No-growth urban sprawl also means fewer people are buying stuff in Cuyahoga County which means fewer sales tax dollars for RTA. That means RTA is shrinking when it should be growing and reaching out to new ridership sources. All of those criteria determine how much federal formula funds RTA can receive every four years. So that amount is decreasing, too.

That’s why multi-county transit expansion is as important as state-of-good-repair. So is the fact that more than one-third of all passengers using RTA’s suburban park-n-ride services live outside Cuyahoga County.

Few seem to believe the inevitable shutdown will occur. Many believe RTA is just making a threat or that, if real, a financial savior will emerge. But RTA doesn’t even have its own funding share to attract a savior.

Greater Clevelanders won’t be served if RTA is fixed by a temporary patch. It needs significant change. It needs to partner with or merge with transit agencies in surrounding counties. RTA needs several billion dollars over the next decade to rebuild, restructure and expand to get more Greater Clevelanders to jobs, school, and health care over a larger service area.

It needs to be part of regional development strategies that place more jobs, housing, shopping and education next to existing transit stops to increase access to opportunities. And we need reduce Greater Cleveland’s contribution to climate change. RTA and its collar-county transit partners can and should play a bigger role to help the region grow into more attractive place to live, learn, work and play.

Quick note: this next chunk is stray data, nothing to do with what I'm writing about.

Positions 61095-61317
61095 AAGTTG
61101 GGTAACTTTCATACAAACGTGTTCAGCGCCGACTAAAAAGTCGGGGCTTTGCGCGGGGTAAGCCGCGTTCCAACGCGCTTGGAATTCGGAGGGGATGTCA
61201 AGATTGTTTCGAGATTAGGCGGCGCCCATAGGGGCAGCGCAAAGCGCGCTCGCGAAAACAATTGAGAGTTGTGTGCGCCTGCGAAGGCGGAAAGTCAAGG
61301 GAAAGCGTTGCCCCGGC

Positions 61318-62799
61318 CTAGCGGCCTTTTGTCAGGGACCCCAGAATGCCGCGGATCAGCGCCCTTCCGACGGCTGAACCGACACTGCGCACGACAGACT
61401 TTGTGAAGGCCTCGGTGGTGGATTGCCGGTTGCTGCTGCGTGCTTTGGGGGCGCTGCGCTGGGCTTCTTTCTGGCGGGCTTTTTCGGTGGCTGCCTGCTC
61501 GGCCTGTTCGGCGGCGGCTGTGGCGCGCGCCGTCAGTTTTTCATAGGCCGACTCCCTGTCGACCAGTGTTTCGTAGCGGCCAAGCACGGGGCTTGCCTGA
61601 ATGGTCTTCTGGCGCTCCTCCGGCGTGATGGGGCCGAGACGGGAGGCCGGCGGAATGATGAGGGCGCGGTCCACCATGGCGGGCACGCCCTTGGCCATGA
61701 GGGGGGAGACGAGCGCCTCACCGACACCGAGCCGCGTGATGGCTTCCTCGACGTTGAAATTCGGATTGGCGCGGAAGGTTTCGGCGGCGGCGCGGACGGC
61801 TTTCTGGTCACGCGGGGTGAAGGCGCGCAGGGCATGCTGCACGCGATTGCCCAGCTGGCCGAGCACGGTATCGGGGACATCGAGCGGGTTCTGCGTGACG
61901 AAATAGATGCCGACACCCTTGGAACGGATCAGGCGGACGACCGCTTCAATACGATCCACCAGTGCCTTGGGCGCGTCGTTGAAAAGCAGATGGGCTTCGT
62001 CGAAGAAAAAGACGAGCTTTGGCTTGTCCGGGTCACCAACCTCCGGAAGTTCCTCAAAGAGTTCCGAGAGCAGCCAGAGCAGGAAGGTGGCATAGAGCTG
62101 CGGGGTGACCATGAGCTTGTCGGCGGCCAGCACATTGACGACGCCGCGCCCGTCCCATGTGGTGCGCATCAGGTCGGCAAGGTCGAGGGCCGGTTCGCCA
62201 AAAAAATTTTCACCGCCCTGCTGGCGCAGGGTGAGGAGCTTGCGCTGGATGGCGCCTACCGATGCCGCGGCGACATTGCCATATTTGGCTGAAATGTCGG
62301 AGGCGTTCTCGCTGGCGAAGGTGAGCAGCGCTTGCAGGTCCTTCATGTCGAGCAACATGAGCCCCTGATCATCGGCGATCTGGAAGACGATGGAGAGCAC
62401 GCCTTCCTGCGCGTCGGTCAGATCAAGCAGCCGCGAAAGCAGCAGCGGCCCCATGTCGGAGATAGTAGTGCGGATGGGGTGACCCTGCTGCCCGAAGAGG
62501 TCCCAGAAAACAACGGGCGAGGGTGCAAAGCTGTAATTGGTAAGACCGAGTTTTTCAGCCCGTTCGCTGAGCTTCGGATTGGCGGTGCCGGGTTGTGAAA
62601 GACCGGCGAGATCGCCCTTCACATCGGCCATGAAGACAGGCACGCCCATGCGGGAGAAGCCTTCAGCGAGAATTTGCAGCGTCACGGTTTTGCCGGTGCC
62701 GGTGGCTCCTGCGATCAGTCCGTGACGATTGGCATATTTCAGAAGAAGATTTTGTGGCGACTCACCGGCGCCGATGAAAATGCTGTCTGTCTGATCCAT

But first it must replace aging infrastructure and procure a new railcar fleet. The coming rail shutdown should serve to galvanize support in Greater Cleveland for a new, constructive vision and funding mechanism for our region’s transportation system. All Aboard Ohio will take the lead in educating, activating and organizing stakeholders into a cohesive productive voice. Watch for details or contact us at After all, a problem is an opportunity dressed in work clothes. So join us and let’s get to work.


9 Comments to "Cleveland rail shutdown unavoidable"

  1. TimeToLetItDie's Gravatar TimeToLetItDie
    October 19, 2015 - 3:33 PM | Permalink

    For me to want to ride the rapid transit, first I have to feel safe, second it has to GO somewhere. As for safety, I cannot think of more than a handful of stations where I would feel safe walking to, parking at or waiting in. Most stations are dimly lit, dirty with minimal security. I feel safer spending 10 bucks in a parking lot in Cleveland than walking to and waiting in a transit stop. As far as going places, years ago it took people from where they lived and dropped them off in the middle of business and shopping areas. Those living, business and shopping areas moved, and the rapid transit did not. You can’t make people move their homes and businesses closer to transit stops. Cleveland and Cuyahoga County are not “vertical” communities. Businesses and shopping are so spread out that you cannot pinpoint where large concentrations of people would want to go. By the time you did, the demographics would change and the living/shopping areas would move somewhere else. (Did anyone imagine West 25th Street and the Treemont area being such a popular area? But give it a few years and it will shift again…. maybe back to the Flats.)
    I think the age of rail transit is gone for this area. Get rid of the rail burden. Sell the trains, dig up the rails and use the right-of-ways for commercial truck traffic with special revenue generators similar to an EZPass. Spend money on making existing roads and bridges safer and wider.

    • Boris's Gravatar Boris
      October 22, 2015 - 12:03 PM | Permalink

      “You can’t make people move their homes and businesses closer to transit stops.”